By Joan Irish

In the wake of the March 13 storm, there has been much conversation and press regarding what happened, what didn't and what should have happened. Noticeably missing from these articles and logs of events is the role your community's Red Cross played during the week of the storm. The Red Cross plays an important role during local emergencies and disasters. They were working tirelessly behind the scenes, helping those most severely affected by the storm.

Red Cross Director of Disaster and Emergency Services Tim Wall attended all of the town's Emergency Operation Center meetings at Town Hall to collaborate services with the town. An Emergency Operations Center at the Red Cross was manned for seven days around the clock to ensure aid and assistance could be provided for those in need. Volunteer Director of Disaster and Emergency Services Holly Izant-McSharry oversaw the disaster response efforts throughout the week, sending volunteers out on their assignments.

In response to this storm, 47 Disaster Action Team members opened and manned an emergency shelter and warming center for eight days at the Western Civic Center. The Red Cross opened the shelter at the request of First Selectman Peter Tesei. The shelter opened on Sunday, March 13 and remained open until the following Sunday, March 21. Food, drink, warm blankets and cots were ready and available for those who had no place to turn. It was not heavily used but 26 individuals utilized it and especially appreciated it since all the local hotels were booked for miles around.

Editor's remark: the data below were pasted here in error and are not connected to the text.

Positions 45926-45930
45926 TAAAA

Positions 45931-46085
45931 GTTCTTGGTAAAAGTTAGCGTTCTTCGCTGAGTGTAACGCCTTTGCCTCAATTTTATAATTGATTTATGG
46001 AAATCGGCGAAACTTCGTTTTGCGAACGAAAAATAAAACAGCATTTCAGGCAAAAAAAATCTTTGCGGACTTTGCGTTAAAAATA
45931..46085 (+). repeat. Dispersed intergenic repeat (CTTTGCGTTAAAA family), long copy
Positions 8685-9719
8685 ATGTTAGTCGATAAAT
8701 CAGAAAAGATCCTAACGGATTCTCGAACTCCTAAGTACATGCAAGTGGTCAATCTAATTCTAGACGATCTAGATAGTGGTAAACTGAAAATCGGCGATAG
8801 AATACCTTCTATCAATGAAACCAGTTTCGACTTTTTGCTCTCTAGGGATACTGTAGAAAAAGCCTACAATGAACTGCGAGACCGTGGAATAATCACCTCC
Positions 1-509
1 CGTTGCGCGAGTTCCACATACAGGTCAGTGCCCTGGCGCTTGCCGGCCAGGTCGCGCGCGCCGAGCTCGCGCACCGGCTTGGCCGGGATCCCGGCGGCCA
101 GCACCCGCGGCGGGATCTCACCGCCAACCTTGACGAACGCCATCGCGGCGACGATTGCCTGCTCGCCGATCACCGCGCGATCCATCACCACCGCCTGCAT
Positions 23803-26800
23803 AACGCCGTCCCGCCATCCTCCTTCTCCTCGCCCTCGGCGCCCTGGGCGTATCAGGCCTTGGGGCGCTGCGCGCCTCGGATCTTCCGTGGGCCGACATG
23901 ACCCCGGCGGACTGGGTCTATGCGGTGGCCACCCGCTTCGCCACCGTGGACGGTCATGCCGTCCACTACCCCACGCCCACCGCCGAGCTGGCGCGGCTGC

Over the course of the week the Red Cross served 905 snacks and 432 meals. Some of these hot meals were driven to specific streets that were cut off in the Banksville area. Meals were handed to firefighters and police officers, who were the only ones allowed to carry the meals through the downed wires and trees to those cut off homes. The Red Cross also brought food and snacks to some of the storm's front line workers who were working round the clock.

The Red Cross processed an extra 160 informational calls through it's offices that week, whether to tell folks where they could get a shower or to take a report about someone's elderly relative who needed to be checked on. The Red Cross responded to the town's request to make social service visits to high-risk, frail and elderly residents. Red Cross Social Service teams personally knocked on the doors in our town's senior living complexes, checking on the welfare of these elderly residents, seeing if they needed to be moved to a shelter. Several of these residents were scheduled to be moved to Greenwich Hospital due to these visits. Several of the social service cases required further follow up by Red Cross volunteers throughout the week.

Red Cross Disaster Assessment teams, all volunteers, drove the streets of Greenwich recording the location of downed power lines, trees blocking roads and homes that were damaged. These reports were made of every street in Greenwich and were fed to the state and town for mapping and use by recovery teams. The Red Cross has an emergency generator that powers the 99 Indian Field Road Chapter House and kept it open through out the week. On Monday the Red Cross welcomed TAG to operate out of the building due to their power outage. TAG is a not-for-profit town transportation organization, which transports the frail and elderly.

This is the story that you did not read about in the paper. This is the story of how your Red Cross responds during a disaster. The Red Cross is a not-for-profit organization that operates according to its mission: to be a humanitarian organization led by volunteers and guided by its Congressional Charter and the Fundamental Principles of the International Red Cross Movement, it will provide relief to victims of disasters and help people prevent, prepare for and respond to emergencies. The Red Cross is able to provide its services due to its many volunteers and due to its many generous donors. It does not receive any government funds. Local support enabled the Red Cross to provide its services during the March storm. Thank you!

Joan Irish is CEO of the American Red Cross-Greenwich Chapter.